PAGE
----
• Scheduling. Your backup plug-in should provide some sort of scheduling feature that can automatically perform backups as a daily, weekly, or monthly task. You shouldn’t have to remember to manually backup you blog, though a manual backup feature is helpful as well.
  • “Off-Site” Backup.Your backup plug-in should have some way of saving your backup off site. It could be by emailing them to you, uploading them to an FTP site: anything that duplicates your blog data to a second server in case your server is physically damaged. A plug-in that simply saves the backup to the same server that hosts your blog doesn’t protect you from the all-to-common hard drive failure, your hosting company going belly-up, or any other scenario that prevents you from getting access to  your data.

Backing Up WordPress to DropBox

I use DropBox to store business records and other important files, and so I’ve settled into using the WordPress Backup to DropBox plugin for most of my sites.  The plug-in provides all of the features that I mentioned above.  In addition it gives me access to those backups from my PC via the DropBox desktop application, and gives me confidences that my backups are occurring when I scheduled them because I can see the files updating in real-time.

Another excellent and popular plugin is Backup Scheduler. It allows you to specify what gets backed up (database, files, or everything), and has the option to send you the backup via email.

Converting My Business to Linux, Part 3: Adobe Acrobat

(Back to Converting My Business to Linux, Part 2: Installation)

If tonight’s experience is any indication, my goal of 100% transformation from Windows to Linux is probably not going to happen.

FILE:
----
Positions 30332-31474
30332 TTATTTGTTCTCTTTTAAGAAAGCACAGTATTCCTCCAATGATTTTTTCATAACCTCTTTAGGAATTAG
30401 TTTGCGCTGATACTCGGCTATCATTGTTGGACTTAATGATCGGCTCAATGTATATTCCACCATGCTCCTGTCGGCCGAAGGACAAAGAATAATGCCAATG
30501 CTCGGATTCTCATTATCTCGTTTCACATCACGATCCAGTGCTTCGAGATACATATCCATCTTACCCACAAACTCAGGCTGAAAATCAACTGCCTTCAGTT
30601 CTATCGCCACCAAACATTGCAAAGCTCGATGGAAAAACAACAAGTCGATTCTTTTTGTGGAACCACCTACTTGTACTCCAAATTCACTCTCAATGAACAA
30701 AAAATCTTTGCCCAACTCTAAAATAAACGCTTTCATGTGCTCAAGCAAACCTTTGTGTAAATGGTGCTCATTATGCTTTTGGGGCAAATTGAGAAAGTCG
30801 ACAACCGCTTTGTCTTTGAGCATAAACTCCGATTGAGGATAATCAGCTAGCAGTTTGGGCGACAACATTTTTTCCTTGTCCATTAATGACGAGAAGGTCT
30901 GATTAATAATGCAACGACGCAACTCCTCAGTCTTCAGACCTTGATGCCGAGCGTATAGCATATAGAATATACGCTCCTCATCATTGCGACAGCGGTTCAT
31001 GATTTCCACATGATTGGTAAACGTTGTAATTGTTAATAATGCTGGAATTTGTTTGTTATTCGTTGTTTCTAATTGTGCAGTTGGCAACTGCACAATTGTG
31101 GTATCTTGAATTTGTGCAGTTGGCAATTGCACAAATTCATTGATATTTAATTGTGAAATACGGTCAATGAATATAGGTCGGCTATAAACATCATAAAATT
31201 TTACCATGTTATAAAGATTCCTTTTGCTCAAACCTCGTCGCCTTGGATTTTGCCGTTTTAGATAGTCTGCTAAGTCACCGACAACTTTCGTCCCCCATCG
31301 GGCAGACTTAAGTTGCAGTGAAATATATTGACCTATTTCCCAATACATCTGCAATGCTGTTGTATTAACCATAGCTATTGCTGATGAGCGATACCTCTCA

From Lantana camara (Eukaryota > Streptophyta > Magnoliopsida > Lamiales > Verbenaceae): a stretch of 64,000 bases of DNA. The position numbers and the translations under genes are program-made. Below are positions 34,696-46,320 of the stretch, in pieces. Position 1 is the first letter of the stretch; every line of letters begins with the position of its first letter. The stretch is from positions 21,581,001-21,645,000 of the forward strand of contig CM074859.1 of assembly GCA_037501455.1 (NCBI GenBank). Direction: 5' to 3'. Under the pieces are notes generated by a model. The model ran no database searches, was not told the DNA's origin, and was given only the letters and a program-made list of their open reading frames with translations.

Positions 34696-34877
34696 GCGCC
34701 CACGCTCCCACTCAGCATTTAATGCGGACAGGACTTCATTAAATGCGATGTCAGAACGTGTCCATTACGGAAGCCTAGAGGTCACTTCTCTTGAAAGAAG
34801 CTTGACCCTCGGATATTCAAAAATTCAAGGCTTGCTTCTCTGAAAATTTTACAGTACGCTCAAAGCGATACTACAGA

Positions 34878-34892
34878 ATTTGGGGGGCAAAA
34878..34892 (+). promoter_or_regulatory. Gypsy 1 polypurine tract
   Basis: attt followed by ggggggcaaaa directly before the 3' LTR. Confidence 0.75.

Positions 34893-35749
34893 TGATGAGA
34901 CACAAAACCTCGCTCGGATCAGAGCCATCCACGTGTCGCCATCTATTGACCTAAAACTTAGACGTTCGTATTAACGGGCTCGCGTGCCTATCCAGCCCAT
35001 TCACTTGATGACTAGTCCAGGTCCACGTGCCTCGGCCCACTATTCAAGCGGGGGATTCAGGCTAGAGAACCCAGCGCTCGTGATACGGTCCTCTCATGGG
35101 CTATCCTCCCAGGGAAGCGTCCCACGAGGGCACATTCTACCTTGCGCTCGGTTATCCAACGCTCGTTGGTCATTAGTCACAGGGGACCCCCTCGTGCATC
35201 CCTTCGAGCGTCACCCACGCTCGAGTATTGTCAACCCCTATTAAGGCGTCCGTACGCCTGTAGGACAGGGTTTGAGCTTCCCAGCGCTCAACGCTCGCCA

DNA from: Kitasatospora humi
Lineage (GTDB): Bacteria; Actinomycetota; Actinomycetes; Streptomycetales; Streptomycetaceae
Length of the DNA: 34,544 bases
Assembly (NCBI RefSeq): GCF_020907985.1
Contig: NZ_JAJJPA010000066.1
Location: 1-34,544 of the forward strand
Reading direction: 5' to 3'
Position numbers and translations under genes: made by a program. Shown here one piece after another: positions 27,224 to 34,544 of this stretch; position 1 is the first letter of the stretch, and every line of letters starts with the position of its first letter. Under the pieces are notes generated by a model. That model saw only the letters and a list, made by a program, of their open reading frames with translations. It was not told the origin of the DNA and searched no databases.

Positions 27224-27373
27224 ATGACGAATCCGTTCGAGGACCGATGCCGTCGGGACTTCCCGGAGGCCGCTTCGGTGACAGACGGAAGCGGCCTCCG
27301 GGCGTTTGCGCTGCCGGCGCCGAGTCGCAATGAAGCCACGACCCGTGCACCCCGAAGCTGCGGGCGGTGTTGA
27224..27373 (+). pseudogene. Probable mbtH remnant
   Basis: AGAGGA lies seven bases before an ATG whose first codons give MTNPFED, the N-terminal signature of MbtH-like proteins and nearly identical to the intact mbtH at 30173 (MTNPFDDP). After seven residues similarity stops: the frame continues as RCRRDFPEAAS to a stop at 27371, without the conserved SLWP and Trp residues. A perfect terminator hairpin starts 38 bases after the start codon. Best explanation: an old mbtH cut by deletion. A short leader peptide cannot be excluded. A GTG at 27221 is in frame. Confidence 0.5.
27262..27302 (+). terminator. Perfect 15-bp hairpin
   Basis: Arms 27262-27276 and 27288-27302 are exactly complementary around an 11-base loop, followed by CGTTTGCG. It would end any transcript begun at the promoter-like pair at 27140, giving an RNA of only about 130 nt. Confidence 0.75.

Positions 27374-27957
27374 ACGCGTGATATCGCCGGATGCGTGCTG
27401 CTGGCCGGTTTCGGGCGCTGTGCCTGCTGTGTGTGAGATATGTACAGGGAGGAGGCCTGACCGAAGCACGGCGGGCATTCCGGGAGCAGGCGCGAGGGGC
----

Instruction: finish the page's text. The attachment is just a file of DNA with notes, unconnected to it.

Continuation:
Tonight I was asked my one of my clients to change a single page of a PDF document hosted on their website. No problem in the pay-to-play land of Windows, right?  You fire up your ridiculously-priced copy of Adobe Acrobat Professional and use the Replace Page menu option.  Dead simple.  On Linux? Not so much.

Editing PDFs on Linux

If all you need to do with PDF on Linux is view and print, your options are numerous and quite stable.  If you don’t like Ubuntu’s built-in PDF viewing support you can opt to download and install Adobe Reader from the Canonical Software Repository. Of course, that’s only if you miss all of the bloated and unnecessary features that make Adobe Reader what it is today.

If you have to create or edit existing PDF documents, you’re options are few and finicky.  I tried two methods: the first was to install PDF Edit from the Ubuntu Software Center.  PDF Edit has lots of features, but it couldn’t open the document that I needed to modify.  Upon further research I found that OpenOffice.org has a PDF Import extension.  I installed the extension, and it too had problems opening my document. Perhaps something was wrong with my docuement?

The Problem

I installed Adobe Reader as described above so I could verify that my PDF file would open using an Adobe product and so I could view it’s metadata.  Reader opened the document without any problems, but within the document metadata I noticed that the document had been created using the HP scanning software at my client’s office.  I tried opening other documents created with that software and verified that they opened in Adobe Reader, but not in PDF Edit or in OpenOffice.

The Solution

This isn’t so much a solution considering I still had to have Windows and Acrobat Professional available to solve the problem.  I opened the documents in Acrobat Professional and performed a “Save As.”  The new documents were now editable under both PDF Edit and OpenOffice.org’s PDF Import extension.

PDF Edit was able to quickly and easily replace the page that had changed within the document.  If it is able to open my documents in the future, this is what I’ll use to make changes to PDF documents on Linux.  The OpenOffice.org plug-in still has a long way to go.  It does exactly what I expected and what Microsoft Word import utilities have done for years: butchers your document.  But at least it opened!


I may find myself updating this post in the future as I have more experience editing PDF’s on Linux.  My initial impression is that “it’s close, but no cigar. PDF Edit almost worked, and if it is able to open and edit my PDF’s in the future I’ll consider this a success.  OpenOffice.org’s plug-in works just as good as other PDF Conversion utilities:  it will import your document and keep most of your text intact, but any graphics or stray marks in your PDF document will make your converted document almost completely unusable.

(Continue to Converting my Business to Linux, Part 4: Updating my IPhone)